As a nod to All Hallows festivities this week, we thought it would be fun to offer up a gallery of landscape design fiascos to make your skin crawl. We're calling it.....
Scary things that can happen when you don't hire a landscape architect.
Ghosts of Systems Past
Above, a 30-year conglomeration of various pipe and fitting types, stuck together like beads on an underground ‘necklace’ that won’t even hold water. According to the landscape architect who snapped the photo, this piecemeal assembly fell apart at the mere touch of a hand. Detailed professional irrigation design saves water, time, and money.
Your contractor might take the name “Chokecherry” too literally.
According to experts, Prunus absolutely thrives when planted in extremely hot exposures with a minimum asphalt cover of 2” within the dripline of the tree. Not! A truly unprofessional installer will take measures to ensure that girdling at base of trunk occurs within two years of planting -- should the tree happen to survive that long.
Sprinkler Head Spacing That’s Absolutely Deranged
Smart designers say that when planting perennial bulbs you should simply toss a handful in the air and plant them where they fall so as to achieve more random, natural spacing. Looks like someone got confused and tried this technique with spray heads. That last tenant’s dry spot doesn’t stand a chance!
Maybe Dr. Seuss didn’t write horror stories, but the poor tree at left looks like it was perched on by an elephant. Despite valiant efforts by the property owner to install a ‘Seussian’ support of stacked CMU block (look again in the shadow), there’s nothing like a landscape architect when it comes to choosing the right plant for the right place. An LA will do this, one-hundred percent!
Weed barrier? More like root enhancer.
At first glance this almost looks like a damaged stretch of PVC conduit spilling its irrigation-valve-wire guts, but no -- it’s Virginia Creeper extraordinaire!
Despite the weed barrier material, that creeper just kept right on creeping until it found a place to surface. A good reason to rethink weed barrier in organic situations.
Power Company Topiary at its Finest
What was I saying about right plant, right place? Design it well the first time or your local utility's pruning crew will step in to work a little magic of their own. Kind of like Edward Scissorhands, but with less amazing results.
If trees had emotions, the triptych below marks an interesting progression.
A Nightmare on Any Street
Remember Little Red Riding Hood? That string of Friday the 13th films? Scary things can happen in the woods.
Plant without the guidance of a landscape architect and you just might end up living in a deep dark forest of your own. This yard was beloved by its owners when first planted, but they neglected to leave room for future plant growth. Now that the trees have matured several years, it seems the residents may soon require the services of a kindly woodsman to access their front door.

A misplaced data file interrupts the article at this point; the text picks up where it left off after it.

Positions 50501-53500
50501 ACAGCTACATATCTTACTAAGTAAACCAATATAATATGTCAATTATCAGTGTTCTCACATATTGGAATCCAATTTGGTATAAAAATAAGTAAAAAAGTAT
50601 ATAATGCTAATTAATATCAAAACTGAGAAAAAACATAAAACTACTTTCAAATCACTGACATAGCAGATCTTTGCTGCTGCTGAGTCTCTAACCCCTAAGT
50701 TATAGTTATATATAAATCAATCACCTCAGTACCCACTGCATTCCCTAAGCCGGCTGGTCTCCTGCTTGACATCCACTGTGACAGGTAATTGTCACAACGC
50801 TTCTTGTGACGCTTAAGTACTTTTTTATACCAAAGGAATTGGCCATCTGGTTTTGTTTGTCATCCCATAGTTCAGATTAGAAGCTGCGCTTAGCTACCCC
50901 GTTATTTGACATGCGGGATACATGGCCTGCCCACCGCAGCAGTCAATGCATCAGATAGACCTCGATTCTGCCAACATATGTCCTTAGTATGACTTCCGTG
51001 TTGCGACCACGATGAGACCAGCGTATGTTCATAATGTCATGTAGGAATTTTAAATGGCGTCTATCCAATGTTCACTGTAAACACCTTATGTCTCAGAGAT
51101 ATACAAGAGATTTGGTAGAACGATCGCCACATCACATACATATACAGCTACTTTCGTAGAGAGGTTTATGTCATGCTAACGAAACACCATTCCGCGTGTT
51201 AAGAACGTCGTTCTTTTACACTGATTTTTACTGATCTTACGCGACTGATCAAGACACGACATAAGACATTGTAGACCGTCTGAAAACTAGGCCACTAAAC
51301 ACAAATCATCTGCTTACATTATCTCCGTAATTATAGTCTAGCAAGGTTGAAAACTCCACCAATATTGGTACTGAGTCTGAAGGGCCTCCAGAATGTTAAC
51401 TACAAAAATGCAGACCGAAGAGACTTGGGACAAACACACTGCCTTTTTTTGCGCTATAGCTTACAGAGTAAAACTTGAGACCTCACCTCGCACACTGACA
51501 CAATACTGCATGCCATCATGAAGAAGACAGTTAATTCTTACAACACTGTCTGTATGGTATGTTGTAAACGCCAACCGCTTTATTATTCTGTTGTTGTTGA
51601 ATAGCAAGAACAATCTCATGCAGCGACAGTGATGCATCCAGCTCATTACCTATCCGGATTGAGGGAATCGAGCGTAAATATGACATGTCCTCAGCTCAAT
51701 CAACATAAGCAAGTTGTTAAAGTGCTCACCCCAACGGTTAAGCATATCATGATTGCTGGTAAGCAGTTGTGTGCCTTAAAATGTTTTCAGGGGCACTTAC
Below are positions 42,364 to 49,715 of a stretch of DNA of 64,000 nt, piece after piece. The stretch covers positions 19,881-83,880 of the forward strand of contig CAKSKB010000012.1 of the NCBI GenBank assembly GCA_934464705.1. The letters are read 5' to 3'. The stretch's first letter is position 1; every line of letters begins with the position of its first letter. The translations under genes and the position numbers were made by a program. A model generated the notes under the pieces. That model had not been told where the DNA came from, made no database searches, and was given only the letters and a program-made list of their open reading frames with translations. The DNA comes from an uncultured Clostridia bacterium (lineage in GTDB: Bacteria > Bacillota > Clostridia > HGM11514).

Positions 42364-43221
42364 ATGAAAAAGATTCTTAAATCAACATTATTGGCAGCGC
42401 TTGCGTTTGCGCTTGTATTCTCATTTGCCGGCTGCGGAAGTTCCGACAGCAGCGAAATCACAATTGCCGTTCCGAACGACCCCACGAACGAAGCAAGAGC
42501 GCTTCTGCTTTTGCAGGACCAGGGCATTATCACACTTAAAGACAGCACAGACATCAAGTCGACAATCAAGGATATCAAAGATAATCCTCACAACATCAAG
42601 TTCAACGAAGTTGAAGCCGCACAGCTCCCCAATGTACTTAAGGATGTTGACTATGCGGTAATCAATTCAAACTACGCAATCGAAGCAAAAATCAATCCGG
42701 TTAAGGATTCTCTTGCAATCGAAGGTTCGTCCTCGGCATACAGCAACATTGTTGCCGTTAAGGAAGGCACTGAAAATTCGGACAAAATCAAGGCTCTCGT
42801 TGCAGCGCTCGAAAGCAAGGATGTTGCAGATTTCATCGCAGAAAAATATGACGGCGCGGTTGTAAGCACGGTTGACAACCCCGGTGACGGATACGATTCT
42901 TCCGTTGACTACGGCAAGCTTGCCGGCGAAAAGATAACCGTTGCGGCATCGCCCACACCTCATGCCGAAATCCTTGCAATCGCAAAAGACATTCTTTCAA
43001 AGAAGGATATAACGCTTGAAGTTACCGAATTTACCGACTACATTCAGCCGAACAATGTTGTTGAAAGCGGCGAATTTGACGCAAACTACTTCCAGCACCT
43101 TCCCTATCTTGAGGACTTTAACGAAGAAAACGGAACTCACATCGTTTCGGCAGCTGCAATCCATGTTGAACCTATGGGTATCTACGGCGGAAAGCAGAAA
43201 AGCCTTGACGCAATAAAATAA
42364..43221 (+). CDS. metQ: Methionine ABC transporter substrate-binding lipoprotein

In planting design, there’s a balance between achieving a sense of fullness and completion at time of planting and setting yourself up to be overrun by your own landscape. Plants grow, after all, and sometimes when you’re getting started the end product is hard to imagine. For more discussion on landscapes as they mature and how to plant so your yard will look great ten years down the road, check out this article by Chuck Edwards, ASLA, our lead residential designer.
All-out Anarchy of Basic Infrastructure
If you don’t hire a landscape architect your streetscape might self-destruct.
Just kidding. This is actually public art -- spotted in Paris circa turn-of-the-last-millennium.
It's also a great reminder that landscape architecture reaches beyond planting and irrigation design to include site planning, streetscapes and urban plazas, selection of furnishings and paving materials, site lighting, grading and drainage design, and a longer list of related specialties than a girl can name here.
Now that Breckon landdesign has civil engineering in house we are thrilled to offer fully integrated, comprehensive site design solutions under one roof. From our new office building (if you haven’t heard already, we moved!) that, so far, does not seem to be haunted.
Posted by Kim Warren
Driving around town lately I’ve noticed more and more Buckthorn in the urban landscape. Not the classic Tallhedge Buckthorn I remember from my university days, when there were few choices for cold-hardy shrubs that held to a narrow form, but a new lance-leaf variety that offers an interesting alternative for hedges, screens, and vertical accents.